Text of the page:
There's something noble about the idea of the United States Marines coming forward when some dictator decides to wipe out a few million people. It's what most Americans think their country does. But that idea is also completely detached from reality. We don't do it and we aren't about to start doing it. Which is why keeping things like Right 2 Protect around is a dangerous thing. It provides ammunition for the amoral likes of Obama and Clinton to fight their Post-American wars for their Post-American reasons.
The situation in the American Jewish community is even worse. The lessons of the Holocaust could not be any more lost on American Jewish leaders than if they had actually traveled in time from 1929 and were still enthusiastic about the prospects of the League of Nations for bringing world peace. Somehow the lesson taken away from the mass murder of six million Jews is not that survival is precarious, but that it's important to teach everyone to get along.
Israeli Jews, who are trying to survive a region ruled by a totalitarian ideology that is every bit as murderous as Islam, are constantly told that their survival efforts make them as bad as the Nazis. If they were really committed to peace then they would be out there offering up the Sudetenland of the West Bank, Gaza and Jerusalem to the Nazis, and doing it more enthusiastically and with more feeling than they have up till now.
The real crime of those obnoxious Israelis isn't that they are oppressing anyone, but they are out of step with Realpolitik and with the syrupy liberal arguments used to clothe the brutal insanity of that Realpolitik in the veneer of ethics and morality. And whatever defenses of Israel are voiced they always fall short because they have nothing to do with either issue. The issue that Israel is out of step with the regional ambitions of the Arab Muslim majority and the pious suicide drive of the West.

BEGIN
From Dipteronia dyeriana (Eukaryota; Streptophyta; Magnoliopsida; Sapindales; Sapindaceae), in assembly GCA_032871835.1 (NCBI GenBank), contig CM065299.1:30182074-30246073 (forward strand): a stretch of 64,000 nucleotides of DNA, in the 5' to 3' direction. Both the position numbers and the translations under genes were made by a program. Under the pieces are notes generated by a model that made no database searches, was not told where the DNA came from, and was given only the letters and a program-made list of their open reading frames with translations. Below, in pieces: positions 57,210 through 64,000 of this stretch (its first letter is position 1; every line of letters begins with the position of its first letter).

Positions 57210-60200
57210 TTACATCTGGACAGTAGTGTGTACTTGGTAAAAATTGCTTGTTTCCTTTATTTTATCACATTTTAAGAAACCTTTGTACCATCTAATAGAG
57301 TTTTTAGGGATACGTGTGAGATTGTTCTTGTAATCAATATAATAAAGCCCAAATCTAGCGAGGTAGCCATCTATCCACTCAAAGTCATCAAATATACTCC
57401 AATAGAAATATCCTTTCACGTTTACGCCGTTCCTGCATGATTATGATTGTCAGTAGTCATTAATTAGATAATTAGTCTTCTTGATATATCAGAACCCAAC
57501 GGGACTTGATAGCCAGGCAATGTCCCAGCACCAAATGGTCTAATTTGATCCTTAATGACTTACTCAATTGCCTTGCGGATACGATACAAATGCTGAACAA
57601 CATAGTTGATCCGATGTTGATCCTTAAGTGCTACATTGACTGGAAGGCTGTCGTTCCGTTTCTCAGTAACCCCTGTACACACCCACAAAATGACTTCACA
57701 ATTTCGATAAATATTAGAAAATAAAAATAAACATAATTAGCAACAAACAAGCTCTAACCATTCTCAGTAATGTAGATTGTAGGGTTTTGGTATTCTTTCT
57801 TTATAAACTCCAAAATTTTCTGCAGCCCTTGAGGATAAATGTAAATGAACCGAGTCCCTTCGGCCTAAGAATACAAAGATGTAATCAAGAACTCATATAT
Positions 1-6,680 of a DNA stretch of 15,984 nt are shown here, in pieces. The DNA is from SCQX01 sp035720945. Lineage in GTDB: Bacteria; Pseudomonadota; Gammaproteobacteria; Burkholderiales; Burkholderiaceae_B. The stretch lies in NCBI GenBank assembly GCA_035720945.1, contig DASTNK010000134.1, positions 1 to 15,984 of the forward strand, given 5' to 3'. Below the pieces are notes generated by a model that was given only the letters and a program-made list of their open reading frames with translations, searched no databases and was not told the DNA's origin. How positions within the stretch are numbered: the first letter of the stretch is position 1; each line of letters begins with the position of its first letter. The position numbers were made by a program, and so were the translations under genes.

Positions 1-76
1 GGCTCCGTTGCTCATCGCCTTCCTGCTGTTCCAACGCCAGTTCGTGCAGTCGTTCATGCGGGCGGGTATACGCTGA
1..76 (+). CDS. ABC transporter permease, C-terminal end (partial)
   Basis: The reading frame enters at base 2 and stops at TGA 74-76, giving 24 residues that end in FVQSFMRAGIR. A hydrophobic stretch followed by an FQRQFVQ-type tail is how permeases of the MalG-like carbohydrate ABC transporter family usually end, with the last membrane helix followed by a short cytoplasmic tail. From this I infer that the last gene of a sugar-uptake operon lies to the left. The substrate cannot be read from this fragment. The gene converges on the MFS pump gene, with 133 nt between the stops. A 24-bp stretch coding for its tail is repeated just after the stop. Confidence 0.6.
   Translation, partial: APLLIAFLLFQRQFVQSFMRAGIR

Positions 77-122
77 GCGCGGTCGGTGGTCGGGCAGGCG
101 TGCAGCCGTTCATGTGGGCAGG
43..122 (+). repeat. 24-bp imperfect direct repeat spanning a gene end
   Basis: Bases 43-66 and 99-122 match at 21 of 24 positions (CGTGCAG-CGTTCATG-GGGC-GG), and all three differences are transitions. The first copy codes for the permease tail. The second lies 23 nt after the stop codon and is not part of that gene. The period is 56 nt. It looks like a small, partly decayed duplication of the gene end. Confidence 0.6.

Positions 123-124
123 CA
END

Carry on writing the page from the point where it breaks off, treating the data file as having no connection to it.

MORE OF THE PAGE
Israel is doing its part. Tel Aviv is overrun with African migrants. Half the country is overrun with terrorists. A sizable percentage of its Arab Muslim citizens hardly pay any taxes and obey only the laws that they want to obey with no one to tell them otherwise. A nation that's hardly the size of Rhode Island has given up three times its own size in territory in the name of peace, without actually receiving any peace in return. But that's not enough.
The genocide doctrine was not about doing what's right, but about doing what's wrong. The aftermath of World War II didn't lead to a renewal of the rights of small nations but their acquisition and submergence into regional and global orders. Israel is a pariah within the regional and the global order for that simple reason. It is out of step with the United Nations, the European Union and the great progressive dreams of rolling all of mankind into some massive authority. The Great Daddy.
Our genocide interventions have been about the agenda of the international order. At the United Nations the nations that resisted Communism and Islam have been victimized. From Taiwan to Israel, the balance of power falls on the side of the powerful. The false lessons of Nazism have come down to quashing nations and empowering regional alliances to resist the "Rogue States" who fall outside the order. Nationalism is the foe, internationalism is the ally.
The Holocaust happened because the Nazis weren't killing anyone that people really cared about. That is the same reason why genocide in Sudan has taken place. No one really cared. And why should they? The people being raped and murdered aren't the way forward for a United Europe or an Arab Awakening or any grandiose philosophy of a better and more federalized world. They're simply people. The kind of people that the genocide doctrine was supposed to protect, but whose extermination it has actually enabled.
(Translation in Spanish at Reflexiones Sobre Medio)